Many foreign tourists are hoping the Vietnamese government will remove the current pre-departure Covid test requirement because it serves no purpose and adds to travel costs.
Ben Teh from Singapore, who visited HCMC last month after Vietnam reopened its borders, hoped Vietnam would follow neighboring countries like Laos and Thailand in scrapping the Covid test requirement for foreign entrants.
“The pre-departure negative Covid test makes no sense to me and it’s really a hassle for travelers to get tested in their home country,” Teh told VnExpress International.
He said the test was costly, with a PCR test in Singapore costing about $100.
“It’s time to do away with the pre-departure test. Since Vietnam has decided to open its doors to the world, scrapping the test will encourage more tourists to visit,” he added.
“Scrapping the health declaration form was a great move, why not the Covid test?”
Vietnam removed the medical declaration requirement for all foreign entrants from April 27, but under the current regulation, anyone entering Vietnam must test negative for the new coronavirus within 72 hours of departure for a PCR test and 24 hours for a rapid test.
Michael Burger from the U.S. who arrived at the Noi Bai Airport in Hanoi Monday, said he had experienced a smooth arrival with swift immigration and customs procedures, except for the PCR test requirement.
He said he would visit HCMC and tourist hotspots like Da Nang and Hoi An during this trip and was satisfied with Vietnam’s tourism reopening policies that seem to be back to the way they were.
He expected the government would soon scrap the pre-departure test requirement for foreign tourists so that everyone can feel free to visit Vietnam.
“The test is a waste of time and money,” Burger said.
“I think Vietnam should consider removing the negative Covid test requirement for anyone who has been fully vaccinated and had at least one booster shot. This would not only give more credibility to the vaccines but might also be an incentive for more people to get vaccinated.”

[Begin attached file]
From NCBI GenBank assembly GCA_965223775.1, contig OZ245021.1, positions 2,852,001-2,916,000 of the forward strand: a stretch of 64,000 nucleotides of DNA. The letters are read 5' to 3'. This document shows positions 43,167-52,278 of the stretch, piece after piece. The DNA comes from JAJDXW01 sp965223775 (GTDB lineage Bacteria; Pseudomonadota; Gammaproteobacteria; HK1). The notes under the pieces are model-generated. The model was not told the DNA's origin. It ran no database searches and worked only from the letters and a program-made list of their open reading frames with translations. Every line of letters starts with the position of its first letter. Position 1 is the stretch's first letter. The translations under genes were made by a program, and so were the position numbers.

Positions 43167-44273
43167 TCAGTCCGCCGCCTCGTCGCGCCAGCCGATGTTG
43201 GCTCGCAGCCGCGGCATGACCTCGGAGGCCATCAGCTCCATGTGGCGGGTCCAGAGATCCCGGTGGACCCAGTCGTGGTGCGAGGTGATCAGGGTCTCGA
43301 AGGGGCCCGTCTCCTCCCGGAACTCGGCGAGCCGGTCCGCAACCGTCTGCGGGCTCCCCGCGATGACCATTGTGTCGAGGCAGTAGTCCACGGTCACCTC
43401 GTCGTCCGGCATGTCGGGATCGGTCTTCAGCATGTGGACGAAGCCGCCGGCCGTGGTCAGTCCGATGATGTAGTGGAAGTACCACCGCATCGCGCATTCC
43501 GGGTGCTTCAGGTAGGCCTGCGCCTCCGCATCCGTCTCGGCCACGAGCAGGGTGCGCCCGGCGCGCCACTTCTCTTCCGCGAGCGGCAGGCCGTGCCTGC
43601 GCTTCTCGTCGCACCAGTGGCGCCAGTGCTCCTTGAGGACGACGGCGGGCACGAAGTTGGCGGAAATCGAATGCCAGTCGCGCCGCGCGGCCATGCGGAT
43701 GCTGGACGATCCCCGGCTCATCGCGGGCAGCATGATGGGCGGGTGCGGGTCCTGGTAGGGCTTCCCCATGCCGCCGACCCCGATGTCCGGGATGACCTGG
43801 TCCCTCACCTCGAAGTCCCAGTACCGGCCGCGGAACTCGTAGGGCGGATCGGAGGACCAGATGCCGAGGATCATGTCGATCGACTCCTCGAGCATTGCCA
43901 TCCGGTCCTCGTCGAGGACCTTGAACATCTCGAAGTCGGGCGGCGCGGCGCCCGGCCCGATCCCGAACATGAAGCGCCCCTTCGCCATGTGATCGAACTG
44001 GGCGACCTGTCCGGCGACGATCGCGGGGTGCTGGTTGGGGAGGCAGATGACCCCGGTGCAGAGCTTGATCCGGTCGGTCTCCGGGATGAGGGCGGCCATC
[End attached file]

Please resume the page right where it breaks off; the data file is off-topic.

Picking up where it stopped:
Getting tests adds costs and getting the results back in time can sometimes be problematic, Michael added.
Ivana Katrinka Palacios from the Philippines, who plans to fly to Vietnam this summer, said she was not comfortable with the pre-departure test requirement because it was “really useless” and no longer meaningful at this time.
“We’re not really sure those people will not get infected by Covid after they take the tests. We don’t know the whereabouts of those people and whom they will interact with in the span of 72 hours or 24 hours,” she said.
In a proposal submitted to Prime Minister Pham Minh Chinh last week, experts from the government-run Private Economic Development Research Board wanted the government to lift coronavirus test requirements for foreign entrants because it would be a “barrier” to reopening international tourism.
Pham Ha, CEO of Lux Group, which specializes in luxury cruises, said it was time for the government to completely lift tourism barriers for foreign tourists to compete with other regional countries.
Starting March 15, Vietnam allowed quarantine-free travel and resumed its pre-pandemic visa exemption policy for citizens from 24 countries, including Japan, South Korea and European economies. The country is providing one-month visa to other countries, and has not resumed the three-month visa.
However, the number of foreign tourists visiting the country remains relatively low. Travel firms which specialize in inbound tourism say that the Covid test requirement and “unfriendly” visa policies are among barriers preventing foreign tourists from returning to the country.
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